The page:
Learning Through Creative Movement


By: Michelle Mallonee Long

Confucius said, “What I hear I forget. What I see I remember. What I do I know.”

Research has proven that the more senses involved in learning, the greater the impression and the longer the retention.

We retain:

10% of what we read

20% of what we hear

39% of what we see

50% of what we see and hear at the same time

70% of what we say and write

90% of what we DO!

(Source: Edgar Dale’s Cone of Experience)

Young children are frequently in motion (running, spinning, jumping, dancing, wiggling, etc.). Rather than spending your time trying to get them to sit still for lessons, think of ways you can use their natural instinct to move to reinforce the concept you are teaching.

These can be as simple as exploring concepts with their bodies:

Direction and Size:

  • Do you know what up and down mean? Show me with your body.
  • Can you make your body go all the way up? How high can you get?
  • Can you go halfway down?
  • How small can you make your body? How huge can your body be?


  • How round can you be? Can you look like a ball?
  • How flat can you make your body?
  • Can you look like a flower?


  • Can you stomp? Can you tiptoe?
  • Can you move soft like a feather?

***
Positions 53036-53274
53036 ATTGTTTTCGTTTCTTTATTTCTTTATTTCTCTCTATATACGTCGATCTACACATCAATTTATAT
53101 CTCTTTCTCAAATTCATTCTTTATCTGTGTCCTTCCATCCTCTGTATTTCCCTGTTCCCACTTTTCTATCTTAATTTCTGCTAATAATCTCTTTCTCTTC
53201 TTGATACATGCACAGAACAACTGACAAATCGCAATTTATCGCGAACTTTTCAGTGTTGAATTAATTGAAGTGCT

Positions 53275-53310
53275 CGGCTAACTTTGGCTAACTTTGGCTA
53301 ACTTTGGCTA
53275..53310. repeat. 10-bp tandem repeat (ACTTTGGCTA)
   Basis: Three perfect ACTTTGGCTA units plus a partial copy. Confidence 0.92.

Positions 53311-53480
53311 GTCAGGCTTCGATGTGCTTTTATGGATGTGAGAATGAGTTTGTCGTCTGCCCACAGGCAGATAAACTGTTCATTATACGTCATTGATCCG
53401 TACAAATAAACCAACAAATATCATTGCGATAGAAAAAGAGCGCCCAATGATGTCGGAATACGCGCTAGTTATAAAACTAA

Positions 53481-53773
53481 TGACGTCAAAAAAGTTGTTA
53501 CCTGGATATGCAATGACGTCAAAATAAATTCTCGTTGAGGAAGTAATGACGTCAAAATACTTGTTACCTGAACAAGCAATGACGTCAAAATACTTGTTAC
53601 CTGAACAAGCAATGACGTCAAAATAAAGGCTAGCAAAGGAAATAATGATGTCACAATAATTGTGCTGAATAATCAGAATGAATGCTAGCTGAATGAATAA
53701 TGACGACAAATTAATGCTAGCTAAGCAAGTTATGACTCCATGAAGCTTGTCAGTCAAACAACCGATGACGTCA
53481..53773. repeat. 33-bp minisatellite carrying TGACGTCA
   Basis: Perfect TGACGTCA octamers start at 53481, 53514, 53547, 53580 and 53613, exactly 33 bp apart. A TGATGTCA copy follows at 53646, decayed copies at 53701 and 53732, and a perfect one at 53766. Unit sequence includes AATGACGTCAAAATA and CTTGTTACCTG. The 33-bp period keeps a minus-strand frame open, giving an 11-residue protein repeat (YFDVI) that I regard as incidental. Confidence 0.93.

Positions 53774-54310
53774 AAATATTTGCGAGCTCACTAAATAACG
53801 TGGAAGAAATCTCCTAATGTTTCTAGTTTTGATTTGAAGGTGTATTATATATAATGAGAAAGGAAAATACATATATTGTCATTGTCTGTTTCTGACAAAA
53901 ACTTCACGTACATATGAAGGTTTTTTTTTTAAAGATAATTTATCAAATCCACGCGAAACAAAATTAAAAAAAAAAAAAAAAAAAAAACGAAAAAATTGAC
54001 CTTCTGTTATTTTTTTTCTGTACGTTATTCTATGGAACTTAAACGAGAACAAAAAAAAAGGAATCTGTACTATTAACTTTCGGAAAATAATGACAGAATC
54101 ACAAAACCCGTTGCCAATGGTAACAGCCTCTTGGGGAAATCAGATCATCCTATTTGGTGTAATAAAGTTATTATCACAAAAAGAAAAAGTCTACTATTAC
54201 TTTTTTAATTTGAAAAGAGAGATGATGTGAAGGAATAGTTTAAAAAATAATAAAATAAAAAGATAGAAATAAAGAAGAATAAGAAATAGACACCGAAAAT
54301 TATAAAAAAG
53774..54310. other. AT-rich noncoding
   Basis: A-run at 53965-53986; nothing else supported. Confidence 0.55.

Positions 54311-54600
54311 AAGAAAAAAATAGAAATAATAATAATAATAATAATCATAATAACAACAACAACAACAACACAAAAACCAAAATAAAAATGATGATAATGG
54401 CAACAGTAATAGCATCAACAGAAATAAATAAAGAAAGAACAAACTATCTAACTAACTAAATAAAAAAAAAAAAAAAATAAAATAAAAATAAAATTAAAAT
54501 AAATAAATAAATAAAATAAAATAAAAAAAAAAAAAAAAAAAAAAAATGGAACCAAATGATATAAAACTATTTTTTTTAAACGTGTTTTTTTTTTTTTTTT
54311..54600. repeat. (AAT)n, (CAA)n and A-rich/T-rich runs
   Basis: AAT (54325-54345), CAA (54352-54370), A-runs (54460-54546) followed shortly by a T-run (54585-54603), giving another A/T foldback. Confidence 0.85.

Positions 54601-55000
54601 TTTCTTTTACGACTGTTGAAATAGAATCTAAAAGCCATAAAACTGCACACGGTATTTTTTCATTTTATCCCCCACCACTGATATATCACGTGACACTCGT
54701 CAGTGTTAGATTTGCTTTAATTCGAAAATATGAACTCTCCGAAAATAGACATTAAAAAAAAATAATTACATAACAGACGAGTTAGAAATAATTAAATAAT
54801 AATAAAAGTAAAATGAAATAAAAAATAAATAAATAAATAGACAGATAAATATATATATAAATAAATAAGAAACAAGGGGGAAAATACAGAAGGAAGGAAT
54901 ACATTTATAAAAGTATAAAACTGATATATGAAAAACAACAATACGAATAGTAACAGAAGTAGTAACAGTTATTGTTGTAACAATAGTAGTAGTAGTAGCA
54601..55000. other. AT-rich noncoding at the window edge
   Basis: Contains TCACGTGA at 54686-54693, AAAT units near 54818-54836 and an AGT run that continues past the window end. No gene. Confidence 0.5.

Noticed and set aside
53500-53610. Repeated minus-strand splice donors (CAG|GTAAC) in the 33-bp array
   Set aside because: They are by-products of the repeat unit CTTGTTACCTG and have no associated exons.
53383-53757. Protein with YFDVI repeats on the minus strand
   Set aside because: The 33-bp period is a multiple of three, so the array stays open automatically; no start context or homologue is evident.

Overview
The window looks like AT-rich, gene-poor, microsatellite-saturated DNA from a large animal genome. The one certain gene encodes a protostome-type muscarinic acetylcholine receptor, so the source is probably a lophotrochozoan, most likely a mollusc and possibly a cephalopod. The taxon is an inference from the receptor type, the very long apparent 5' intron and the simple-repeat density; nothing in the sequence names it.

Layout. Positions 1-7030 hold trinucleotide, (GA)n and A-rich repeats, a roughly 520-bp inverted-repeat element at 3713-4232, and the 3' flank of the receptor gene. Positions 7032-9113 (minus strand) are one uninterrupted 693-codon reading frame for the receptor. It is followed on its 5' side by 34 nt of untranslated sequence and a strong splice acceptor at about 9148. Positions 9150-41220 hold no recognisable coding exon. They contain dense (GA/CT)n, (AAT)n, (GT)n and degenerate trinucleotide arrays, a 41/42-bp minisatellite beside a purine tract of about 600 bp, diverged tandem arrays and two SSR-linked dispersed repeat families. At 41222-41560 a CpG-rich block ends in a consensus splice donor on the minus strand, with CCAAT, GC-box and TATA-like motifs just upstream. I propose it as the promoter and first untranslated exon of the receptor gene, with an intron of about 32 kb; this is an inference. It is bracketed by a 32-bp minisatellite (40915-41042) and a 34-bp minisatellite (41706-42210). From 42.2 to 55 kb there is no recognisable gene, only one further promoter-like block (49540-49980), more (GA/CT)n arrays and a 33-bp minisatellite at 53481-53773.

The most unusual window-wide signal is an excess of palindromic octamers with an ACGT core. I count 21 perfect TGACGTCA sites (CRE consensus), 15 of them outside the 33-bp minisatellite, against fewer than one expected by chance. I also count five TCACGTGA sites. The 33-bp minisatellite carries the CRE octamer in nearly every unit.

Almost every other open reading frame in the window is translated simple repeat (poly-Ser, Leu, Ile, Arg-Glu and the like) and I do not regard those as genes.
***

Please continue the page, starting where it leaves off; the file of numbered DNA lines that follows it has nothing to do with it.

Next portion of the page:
• Can you move strong?
  • Can you move stiff (like a robot?)
  • Can you be as floppy as a rag doll?

Time: (Quick/Slow)

  • Can you move like a:
    • rabbit -turtle
    • race car – old car
    • bumble bee – snail

By using these types of questions children can be creative in the way they use their bodies to demonstrate their understanding of the concept. As often as teachers want to join in and participate in activities with the children, be careful to allow them time to show their answers first. When you model what you think the movement should look like, the children will often copy your movements rather than coming up with an idea of their own. Imitation does nothing to foster creativity. You want the emphasis to be on exploration, problem-solving, discovery and self-expression.


Some of the key traits of highly creative individuals in the work force can be developed in early childhood including:

  • self- discipline
  • perseverance when frustrated
  • independence
  • tolerance for unclear situations
  • willingness to take risks


So get those creative juices flowing, and get those children moving because . . .

“Creativity is intelligence having fun!” – Albert Einstein

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